I think that's it.
Once again, we offer no explanation for having read Slate. Still, we weren't going to let our slight discomfort at the trashy surroundings prevent us from sampling the wares, especially when we read this:
PolitiFact, headed by St. Pete Times Washington Bureau Chief Bill Adair, draws on two dozen editors, researchers, and writers from the St. Pete Times and CQ to focus on presidential candidates. Many PolitiFact investigations end up in the St. Pete Times and CQ. The Truth-O-Meter at PolitiFact runs from True to Mostly True to Half-True to Barely True to False to Pants on Fire! So far in the presidential campaign, Bill Richardson, Mike Gravel, and Joe Biden have earned Pants on Fire! grades.
Two dozen professionals from the St. Petersburg Times and Congressional Quarterly, and so far they've nailed...three also-rans, all Democrats? So I click on over and find:
Bill Richardson's pants are ablaze because he said something about The Lord wanting Iowa to be the first caucus in the country. He said this to Iowans who came out to hear Bill Richardson, and who--one suspects--have a different sense of humor than your average Washington Bureau chief. The folks in "St. Pete" consulted a batch of Biblical and legal scholars, thus pointing us in the direction of a leg pull (we were already looking), though we're not sure all the scholars were in on the joke. But, y'know, if you can't get the thing off the ground without sniggering in-jokes about the concept, maybe it belonged in the trash.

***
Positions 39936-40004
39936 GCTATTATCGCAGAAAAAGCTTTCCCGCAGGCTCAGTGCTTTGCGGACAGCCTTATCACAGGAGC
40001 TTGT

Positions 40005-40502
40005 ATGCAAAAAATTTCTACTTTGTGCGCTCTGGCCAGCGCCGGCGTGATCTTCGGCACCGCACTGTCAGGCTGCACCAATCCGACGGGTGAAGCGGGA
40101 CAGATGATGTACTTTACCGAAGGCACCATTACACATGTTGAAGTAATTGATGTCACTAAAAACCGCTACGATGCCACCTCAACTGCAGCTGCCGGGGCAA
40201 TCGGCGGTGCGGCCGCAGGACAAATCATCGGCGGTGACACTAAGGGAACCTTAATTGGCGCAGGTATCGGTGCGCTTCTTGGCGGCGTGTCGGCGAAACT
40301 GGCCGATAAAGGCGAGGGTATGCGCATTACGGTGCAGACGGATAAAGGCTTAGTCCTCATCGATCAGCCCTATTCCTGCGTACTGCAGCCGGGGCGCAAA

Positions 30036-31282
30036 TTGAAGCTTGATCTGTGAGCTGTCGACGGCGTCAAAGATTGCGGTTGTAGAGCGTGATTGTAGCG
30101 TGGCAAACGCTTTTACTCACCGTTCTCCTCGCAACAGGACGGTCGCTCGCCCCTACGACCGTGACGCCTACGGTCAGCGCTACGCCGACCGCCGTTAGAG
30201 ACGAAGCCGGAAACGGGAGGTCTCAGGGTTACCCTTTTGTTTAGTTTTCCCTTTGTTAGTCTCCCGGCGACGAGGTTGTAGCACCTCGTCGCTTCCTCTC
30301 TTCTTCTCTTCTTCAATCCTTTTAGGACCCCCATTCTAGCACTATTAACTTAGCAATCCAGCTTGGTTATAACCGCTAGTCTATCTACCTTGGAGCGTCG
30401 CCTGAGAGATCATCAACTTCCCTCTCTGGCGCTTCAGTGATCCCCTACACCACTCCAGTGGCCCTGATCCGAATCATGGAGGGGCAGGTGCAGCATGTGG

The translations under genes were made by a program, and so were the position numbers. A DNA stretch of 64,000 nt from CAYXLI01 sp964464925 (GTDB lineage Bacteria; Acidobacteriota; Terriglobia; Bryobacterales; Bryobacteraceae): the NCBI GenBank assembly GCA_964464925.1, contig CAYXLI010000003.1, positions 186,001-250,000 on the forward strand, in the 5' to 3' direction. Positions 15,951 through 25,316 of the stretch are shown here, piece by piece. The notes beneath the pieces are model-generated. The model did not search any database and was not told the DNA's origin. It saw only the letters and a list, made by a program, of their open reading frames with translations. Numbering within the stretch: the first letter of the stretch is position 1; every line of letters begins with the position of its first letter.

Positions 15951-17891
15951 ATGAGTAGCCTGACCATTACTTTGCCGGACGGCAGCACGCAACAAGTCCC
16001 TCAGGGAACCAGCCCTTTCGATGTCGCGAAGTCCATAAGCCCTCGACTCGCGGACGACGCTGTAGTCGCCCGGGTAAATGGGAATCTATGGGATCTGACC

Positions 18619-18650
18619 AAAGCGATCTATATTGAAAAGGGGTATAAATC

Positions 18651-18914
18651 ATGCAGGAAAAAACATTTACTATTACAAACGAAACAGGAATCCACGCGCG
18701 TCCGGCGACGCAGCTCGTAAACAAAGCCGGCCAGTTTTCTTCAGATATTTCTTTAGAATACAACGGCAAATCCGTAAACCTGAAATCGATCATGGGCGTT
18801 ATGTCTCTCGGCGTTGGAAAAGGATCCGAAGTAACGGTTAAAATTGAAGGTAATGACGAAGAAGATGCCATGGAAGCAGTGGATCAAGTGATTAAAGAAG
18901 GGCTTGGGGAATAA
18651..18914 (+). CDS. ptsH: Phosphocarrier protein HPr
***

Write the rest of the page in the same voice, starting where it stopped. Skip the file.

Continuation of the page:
Biden gets the hook for saying "The president is brain-dead", which violates the long-standing rule of comedy that you do not riff on taking something literally when no one obviously would, unless the target is yourself. They might have at least called in a doctor for a comment, but instead it's a used-teabag "we don't think Biden performed the necessary tests," which reinforces the idea that you imagine that we can be persuaded to imagine that he imagined he was being literally true.
Finally there's Mike Gravel. Mike Gravel you fact-check, the Bush administration invades Iraq without you noticing. Gravel is stomped for saying that 70% of the prison population is African-American. It's forty! Damn you, it's forty!
It seems this lifetime will not be enough to escape the peculiar American compulsion to hand out numerical rankings to Everything (Best Fascist Dictator, Aldoph Hitler! Woody's most durable joke), and journalist judging panels seem unable to avoid the TV Guide™ Top 50 Sitcoms of All-Time approach, where a group of people get together and never establish criteria for the thing they're ranking. The distinction between the merely Totally False and Pants on Fire! is, let us say, less than clear. Guiliani's statement that the Clinton health plan is "socialized medicine", for example, registers Complete Falseness, but his trousers fail to ignite. Gravel's Liar! status draws this explanation:
We're giving Gravel our harshest ruling because he botched this fact so badly and because it's such an important one to get right. It's something of a popular myth that most of the people in jail or prison are black, so to hear a presidential candidate make the false claim with such authority should not be overlooked.